Recently, Tucker Carlson, host of Fox News’ Tucker Carlson Show, opined that the free market isn’t always good for families. Naturally, all hell broke loose from many corners of the conservative and libertarian movements.
As almost anyone who works within those movements knows, the free market is not to be questioned. But should it be?
Colloquially, we think of the free market as an economic and social structure in which economic actors are as unencumbered as possible to pursue whatever economic ends they choose. Within this economic system, government is seen as at once both enabling and inhibiting economic growth. The ideal duty of a government within this system is to uphold the rule of law through property rights and the courts, while also getting out of the way of economic actors so that they have the greatest freedom to act as possible.
In the extreme, there are some who believe that the free market can solve basically any problem as long as government gets out of the way. Indeed, not a few free marketeers believe that a better world is possible if we do away with government altogether.
The opposite extreme would be Marxism, Socialism, and Communism. While there is a great deal of confusion about the definition of Socialism these days, its progenitors, such as Vladimir Lenin, saw it as an economic and social system in which everything is shared and distributed equitably via the government. And with a similar line of thought as the more aggressive free marketeers, the Marxists believe that in such a system, the government will eventually fade away until it no longer exists.
As such, one could argue that both Free Market and Marxist ideologies are simply two sides of the same coin. Fundamental to both outlooks is the idea that man is first and foremost an economic creature. Indeed, an Atheist Free Marketeer shares many of the same beliefs as the Atheist Marxist: Man has no soul, he is simply the most advanced of animals, a solely material being. Therefore, the thinking goes that if we address man’s material needs, we will have a peaceful, nearly utopian society.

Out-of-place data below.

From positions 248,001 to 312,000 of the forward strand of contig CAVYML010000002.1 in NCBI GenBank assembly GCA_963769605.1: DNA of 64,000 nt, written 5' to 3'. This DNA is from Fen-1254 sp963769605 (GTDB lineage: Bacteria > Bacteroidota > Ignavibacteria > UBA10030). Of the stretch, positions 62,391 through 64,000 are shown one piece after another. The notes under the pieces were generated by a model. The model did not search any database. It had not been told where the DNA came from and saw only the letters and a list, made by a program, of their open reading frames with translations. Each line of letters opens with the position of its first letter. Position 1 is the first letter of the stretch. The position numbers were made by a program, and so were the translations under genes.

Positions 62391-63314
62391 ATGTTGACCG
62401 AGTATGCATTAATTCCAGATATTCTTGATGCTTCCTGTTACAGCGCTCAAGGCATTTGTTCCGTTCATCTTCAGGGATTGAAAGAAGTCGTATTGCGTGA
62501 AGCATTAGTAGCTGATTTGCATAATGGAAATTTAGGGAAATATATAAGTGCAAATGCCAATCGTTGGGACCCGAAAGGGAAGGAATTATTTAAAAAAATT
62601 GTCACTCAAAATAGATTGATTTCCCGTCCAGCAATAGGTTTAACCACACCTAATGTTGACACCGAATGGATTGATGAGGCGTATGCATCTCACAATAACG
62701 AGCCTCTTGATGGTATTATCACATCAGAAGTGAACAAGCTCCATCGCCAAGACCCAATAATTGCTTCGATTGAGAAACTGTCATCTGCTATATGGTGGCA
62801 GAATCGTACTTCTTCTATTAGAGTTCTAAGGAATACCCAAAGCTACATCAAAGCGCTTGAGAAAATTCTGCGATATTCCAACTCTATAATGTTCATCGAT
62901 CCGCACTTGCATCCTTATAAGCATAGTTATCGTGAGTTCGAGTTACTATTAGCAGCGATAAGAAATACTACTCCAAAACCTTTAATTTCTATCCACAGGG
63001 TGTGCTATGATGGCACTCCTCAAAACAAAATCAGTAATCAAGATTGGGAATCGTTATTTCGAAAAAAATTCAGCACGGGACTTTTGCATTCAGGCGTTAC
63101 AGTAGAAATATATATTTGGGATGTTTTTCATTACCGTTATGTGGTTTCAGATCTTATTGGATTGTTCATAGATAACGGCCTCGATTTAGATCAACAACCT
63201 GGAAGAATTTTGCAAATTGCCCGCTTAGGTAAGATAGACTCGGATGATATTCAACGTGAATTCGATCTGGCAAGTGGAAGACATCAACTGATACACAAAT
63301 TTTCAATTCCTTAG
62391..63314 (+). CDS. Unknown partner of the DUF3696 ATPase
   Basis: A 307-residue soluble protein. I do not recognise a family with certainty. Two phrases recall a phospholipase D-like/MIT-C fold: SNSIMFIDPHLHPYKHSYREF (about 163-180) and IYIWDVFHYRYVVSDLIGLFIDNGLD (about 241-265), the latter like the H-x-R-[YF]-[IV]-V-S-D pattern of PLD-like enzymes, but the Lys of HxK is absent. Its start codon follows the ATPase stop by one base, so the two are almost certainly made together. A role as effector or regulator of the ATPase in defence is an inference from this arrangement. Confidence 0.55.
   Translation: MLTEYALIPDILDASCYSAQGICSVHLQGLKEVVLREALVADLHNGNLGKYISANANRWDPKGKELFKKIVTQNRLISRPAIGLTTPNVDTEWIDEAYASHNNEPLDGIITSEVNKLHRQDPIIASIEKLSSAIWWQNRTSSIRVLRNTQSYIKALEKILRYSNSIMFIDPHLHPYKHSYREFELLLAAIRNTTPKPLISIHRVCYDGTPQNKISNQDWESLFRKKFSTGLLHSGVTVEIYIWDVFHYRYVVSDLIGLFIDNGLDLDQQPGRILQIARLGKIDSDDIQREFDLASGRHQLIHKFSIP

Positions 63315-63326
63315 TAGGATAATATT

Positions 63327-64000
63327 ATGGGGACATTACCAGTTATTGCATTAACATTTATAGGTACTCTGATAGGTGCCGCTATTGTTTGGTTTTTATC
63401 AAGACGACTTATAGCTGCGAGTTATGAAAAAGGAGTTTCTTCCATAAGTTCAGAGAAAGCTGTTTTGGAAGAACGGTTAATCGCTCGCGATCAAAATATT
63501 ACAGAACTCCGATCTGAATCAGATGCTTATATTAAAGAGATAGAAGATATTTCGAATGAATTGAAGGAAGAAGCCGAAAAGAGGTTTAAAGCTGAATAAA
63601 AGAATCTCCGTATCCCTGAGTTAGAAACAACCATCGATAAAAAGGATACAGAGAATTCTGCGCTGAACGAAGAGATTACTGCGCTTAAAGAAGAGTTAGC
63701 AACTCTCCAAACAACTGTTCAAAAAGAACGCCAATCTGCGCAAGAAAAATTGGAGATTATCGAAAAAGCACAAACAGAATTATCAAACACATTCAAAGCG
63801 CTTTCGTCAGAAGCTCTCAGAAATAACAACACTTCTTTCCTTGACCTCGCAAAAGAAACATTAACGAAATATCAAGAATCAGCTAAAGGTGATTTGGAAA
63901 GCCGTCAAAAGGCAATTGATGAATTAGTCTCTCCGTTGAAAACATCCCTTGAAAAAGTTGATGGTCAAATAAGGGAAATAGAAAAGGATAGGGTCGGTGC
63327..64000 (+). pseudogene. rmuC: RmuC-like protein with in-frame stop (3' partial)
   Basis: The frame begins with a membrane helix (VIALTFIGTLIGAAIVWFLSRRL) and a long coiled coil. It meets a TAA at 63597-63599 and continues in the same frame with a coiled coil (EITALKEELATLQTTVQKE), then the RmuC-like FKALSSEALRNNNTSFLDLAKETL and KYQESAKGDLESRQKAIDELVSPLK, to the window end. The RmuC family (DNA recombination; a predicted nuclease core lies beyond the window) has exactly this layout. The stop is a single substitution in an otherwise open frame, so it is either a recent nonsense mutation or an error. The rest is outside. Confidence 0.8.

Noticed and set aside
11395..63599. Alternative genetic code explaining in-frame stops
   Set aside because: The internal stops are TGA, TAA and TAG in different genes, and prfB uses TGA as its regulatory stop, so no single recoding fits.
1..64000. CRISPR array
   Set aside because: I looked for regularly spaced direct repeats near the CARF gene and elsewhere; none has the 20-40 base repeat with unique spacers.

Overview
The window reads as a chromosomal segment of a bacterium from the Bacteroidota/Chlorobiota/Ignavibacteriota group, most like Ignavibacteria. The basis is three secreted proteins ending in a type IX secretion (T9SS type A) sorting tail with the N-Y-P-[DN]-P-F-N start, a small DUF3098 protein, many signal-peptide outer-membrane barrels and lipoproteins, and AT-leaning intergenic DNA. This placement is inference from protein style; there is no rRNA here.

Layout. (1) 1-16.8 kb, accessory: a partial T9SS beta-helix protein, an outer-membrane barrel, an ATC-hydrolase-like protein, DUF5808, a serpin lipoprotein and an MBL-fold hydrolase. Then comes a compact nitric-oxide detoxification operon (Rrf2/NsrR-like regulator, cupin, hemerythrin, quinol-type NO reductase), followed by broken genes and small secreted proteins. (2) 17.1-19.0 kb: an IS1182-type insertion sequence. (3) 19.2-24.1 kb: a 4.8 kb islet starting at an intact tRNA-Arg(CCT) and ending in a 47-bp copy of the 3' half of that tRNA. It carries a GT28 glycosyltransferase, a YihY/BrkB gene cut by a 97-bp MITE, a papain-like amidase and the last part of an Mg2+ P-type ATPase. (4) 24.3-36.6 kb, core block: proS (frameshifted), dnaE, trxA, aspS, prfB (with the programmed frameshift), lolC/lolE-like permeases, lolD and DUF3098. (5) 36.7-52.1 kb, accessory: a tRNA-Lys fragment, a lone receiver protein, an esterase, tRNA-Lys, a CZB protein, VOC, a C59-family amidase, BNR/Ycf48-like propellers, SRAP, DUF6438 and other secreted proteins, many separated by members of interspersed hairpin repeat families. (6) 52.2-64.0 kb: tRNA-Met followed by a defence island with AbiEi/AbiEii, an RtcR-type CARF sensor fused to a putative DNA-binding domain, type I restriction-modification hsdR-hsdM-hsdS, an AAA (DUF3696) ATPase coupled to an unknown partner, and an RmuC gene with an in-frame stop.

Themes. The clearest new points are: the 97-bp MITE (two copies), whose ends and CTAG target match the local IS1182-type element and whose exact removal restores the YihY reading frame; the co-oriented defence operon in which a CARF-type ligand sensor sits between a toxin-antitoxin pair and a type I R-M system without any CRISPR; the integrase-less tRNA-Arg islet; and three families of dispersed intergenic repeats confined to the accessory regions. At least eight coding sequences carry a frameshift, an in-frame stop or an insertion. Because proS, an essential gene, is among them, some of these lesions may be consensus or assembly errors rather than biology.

Whether ideologically Marxist or Free Marketeer, individuals holding to these beliefs often hold that the highest good for a society is to seek the material well-being of men. The ideologies only differ on how we get there; either more government action in the name of equality or more freedom for the markets is the go-to solution to our woes.
As to which economic system produces the greatest material prosperity, there can be no doubt that an imperfect free market economy wins hands down. The 20th century stands as proof, with Marxist-based economies leading to widespread poverty, death, and collapse while the free market-oriented economics of the West are incredibly prosperous materially.
But in the face of our material wealth, with all of our technology, why are so many Americans in misery? Why is suicide sky-rocketing? Why are so many of us addicted to pain killers or in a state of dependency upon anti-anxiety or depression medicine? Why are our kids lost, lonely, and adrift?
The fundamental belief that man is purely a material creature is not actually in sync with the beliefs of the Founding Fathers, nor with the 4,000+ year-old traditions of Western Civilization. Fundamental to Western Civilization is, as evidenced by our ancient roots in Pagan Greece and Babylon as well as Judaic Israel, the idea that man is both material and spiritual.
Today material wealth abounds. Even our poorest citizens are better equipped and fed than the vast, vast majority of people throughout human history. But too many of us are miserable, with our families shattered and our souls deeply wounded. Might it be that man truly is both material and spiritual, and that our overwhelming focus on material wealth over the last one-hundred years is one of the key roots of our angst? If that is the case, then we must reexamine our priorities and be willing and brave enough to question our sacred cows.
Something that has been lost in contemporary, relativist America is the idea of hierarchy, a term that is anathema to our cultural devotions to freedom and equality. Hierarchy is the idea that some things are better than others, and in recognizing that truth, we order our lives and society around those things that are best.
With that in mind, I ask you, is the free market the highest end of our society and civilization? Or is there more to life and a nation than GDP?